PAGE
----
Fences & Benches
Paris outdoes even herself in transforming mundane street and park furniture into vehicles of elevated consciousness. In Jardin Joan-Miró, ordinary park benches metamorphose into enigmatic sculptures that are also familiar and useful.
Ditto the undulating layers of this sidewalk bench:
Benches in the form of open books invite a meta-reading experience:
Fences also have captured the imagination of artists, as in the spectacular Birds of Passage gracing a vocational high school. It was created by teachers and their students, and inspired by the lyrics of a song by Georges Brassens.
Bas-reliefs of celebrated persons who lived in the Grands-Moulins neighbourhood, such as Louise Bourgeois and Olivier Messiaen, enlighten an otherwise nondescript fence at Diderot University:
Below, the angles of the fence echo the geometrical theme of the Tour Triangle complex beyond (under construction):
Tour Triangle is a pyramid-shaped skyscraper to be built at the southern border of the City of Paris. The triangular structure in the distance (above) isn’t that tower (as I first thought), but rather a monumental canopy at the entrance to a pavilion. The Tour Triangle itself hadn’t yet risen as of 2019. More about the enormous and controversial undertaking of Tour Triangle in a later post.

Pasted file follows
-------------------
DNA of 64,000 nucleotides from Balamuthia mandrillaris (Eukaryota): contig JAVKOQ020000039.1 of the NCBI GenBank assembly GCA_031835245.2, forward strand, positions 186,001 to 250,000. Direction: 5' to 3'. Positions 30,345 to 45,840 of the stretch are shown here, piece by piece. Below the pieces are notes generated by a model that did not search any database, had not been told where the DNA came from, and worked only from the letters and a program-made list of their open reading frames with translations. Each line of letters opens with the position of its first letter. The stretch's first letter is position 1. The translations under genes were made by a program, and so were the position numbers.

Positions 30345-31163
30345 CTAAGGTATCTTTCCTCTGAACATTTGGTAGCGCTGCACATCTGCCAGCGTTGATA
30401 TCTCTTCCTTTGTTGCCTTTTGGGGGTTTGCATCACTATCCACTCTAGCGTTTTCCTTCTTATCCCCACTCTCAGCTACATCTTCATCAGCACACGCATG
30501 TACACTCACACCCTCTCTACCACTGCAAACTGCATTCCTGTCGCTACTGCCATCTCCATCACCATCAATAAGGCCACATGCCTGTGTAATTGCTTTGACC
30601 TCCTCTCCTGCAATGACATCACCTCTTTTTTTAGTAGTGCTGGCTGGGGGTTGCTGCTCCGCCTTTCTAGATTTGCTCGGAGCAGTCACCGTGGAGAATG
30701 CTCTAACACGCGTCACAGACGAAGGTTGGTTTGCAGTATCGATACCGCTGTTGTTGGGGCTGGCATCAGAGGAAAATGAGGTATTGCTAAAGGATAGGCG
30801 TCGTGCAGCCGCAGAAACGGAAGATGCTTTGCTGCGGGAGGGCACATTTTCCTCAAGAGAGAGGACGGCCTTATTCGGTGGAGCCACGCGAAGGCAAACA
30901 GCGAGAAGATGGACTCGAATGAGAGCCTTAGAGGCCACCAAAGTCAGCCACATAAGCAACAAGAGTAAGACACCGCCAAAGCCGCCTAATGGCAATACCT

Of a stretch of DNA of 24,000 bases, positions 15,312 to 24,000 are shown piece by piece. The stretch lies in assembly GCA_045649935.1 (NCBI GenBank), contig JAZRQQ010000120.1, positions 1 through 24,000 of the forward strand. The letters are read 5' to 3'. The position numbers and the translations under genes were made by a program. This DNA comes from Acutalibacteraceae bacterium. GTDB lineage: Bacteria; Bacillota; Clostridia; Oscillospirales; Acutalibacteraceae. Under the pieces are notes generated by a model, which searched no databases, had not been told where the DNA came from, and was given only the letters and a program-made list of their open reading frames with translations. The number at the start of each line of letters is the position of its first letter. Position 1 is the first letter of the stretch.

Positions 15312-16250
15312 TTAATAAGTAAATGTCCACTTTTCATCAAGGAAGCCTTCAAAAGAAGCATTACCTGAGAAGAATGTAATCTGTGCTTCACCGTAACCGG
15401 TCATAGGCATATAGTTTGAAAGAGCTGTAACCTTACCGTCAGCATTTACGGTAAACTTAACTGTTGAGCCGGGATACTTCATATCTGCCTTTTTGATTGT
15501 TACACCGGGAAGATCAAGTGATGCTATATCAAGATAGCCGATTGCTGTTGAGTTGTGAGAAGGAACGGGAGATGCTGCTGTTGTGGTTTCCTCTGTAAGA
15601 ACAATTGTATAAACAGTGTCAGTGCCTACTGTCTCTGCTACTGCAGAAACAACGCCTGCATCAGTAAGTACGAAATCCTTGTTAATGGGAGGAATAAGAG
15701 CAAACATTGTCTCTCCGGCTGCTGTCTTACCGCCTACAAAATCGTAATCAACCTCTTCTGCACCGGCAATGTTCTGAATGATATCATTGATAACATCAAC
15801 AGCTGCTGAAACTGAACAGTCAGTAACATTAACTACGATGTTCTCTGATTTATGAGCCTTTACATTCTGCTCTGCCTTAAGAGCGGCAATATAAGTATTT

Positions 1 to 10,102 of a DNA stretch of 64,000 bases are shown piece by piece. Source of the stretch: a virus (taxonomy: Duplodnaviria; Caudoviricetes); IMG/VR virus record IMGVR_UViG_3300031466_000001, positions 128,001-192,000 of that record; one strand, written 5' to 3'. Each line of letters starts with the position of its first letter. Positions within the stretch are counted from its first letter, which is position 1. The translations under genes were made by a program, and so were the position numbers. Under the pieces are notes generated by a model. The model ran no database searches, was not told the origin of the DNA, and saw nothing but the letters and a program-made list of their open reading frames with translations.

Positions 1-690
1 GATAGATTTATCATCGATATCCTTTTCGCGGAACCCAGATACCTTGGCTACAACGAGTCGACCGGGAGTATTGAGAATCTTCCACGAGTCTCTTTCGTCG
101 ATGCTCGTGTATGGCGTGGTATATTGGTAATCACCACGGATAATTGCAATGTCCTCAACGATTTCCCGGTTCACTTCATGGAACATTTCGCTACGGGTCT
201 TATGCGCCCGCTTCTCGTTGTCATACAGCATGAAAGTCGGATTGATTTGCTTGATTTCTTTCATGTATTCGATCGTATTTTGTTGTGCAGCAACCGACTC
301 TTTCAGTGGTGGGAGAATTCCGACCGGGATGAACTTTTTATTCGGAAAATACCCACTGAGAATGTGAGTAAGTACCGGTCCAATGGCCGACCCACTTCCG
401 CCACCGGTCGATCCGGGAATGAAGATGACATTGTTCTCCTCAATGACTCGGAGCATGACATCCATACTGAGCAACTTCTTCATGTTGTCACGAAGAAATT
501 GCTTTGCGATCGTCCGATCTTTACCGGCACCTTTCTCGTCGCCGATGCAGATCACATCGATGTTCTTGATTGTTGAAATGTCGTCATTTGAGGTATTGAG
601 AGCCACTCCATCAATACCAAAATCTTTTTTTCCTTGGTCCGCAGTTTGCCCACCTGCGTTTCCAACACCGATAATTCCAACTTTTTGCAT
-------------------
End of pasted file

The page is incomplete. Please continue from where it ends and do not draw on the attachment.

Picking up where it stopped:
While we’re at Tour Triangle, here’s some edgy seating on the grounds:
Eye-catching bridge railing at Jardin Joan-Miró:
Below, I’m reposting two wavy-line fences of Jardin Atlantique, the park above Gare Montparnasse. They seem to epitomize Paris’ talent for creating public spaces that are stylistically contemporary but that also memorialize the past. The waves and pine trees evoke the scenery of Brittany, which was historically connected to Paris by a railway leading to Gare Montparnasse.
“Scribbled grass” fence at Les Halles:
Below, a lovely low fence at Jardin de la Place Souham. Like a shadow lantern, the fence’s perforations create meditative patterns on the stone walkway, as do the tall backlit grasses.
Mock log railings add counterfeit rusticity to Parc Montsouris:
I’ll end this post with an unassuming apartment complex that has been transformed by park benches and greenery into an inviting place to call home.
Next: Hillside Parks
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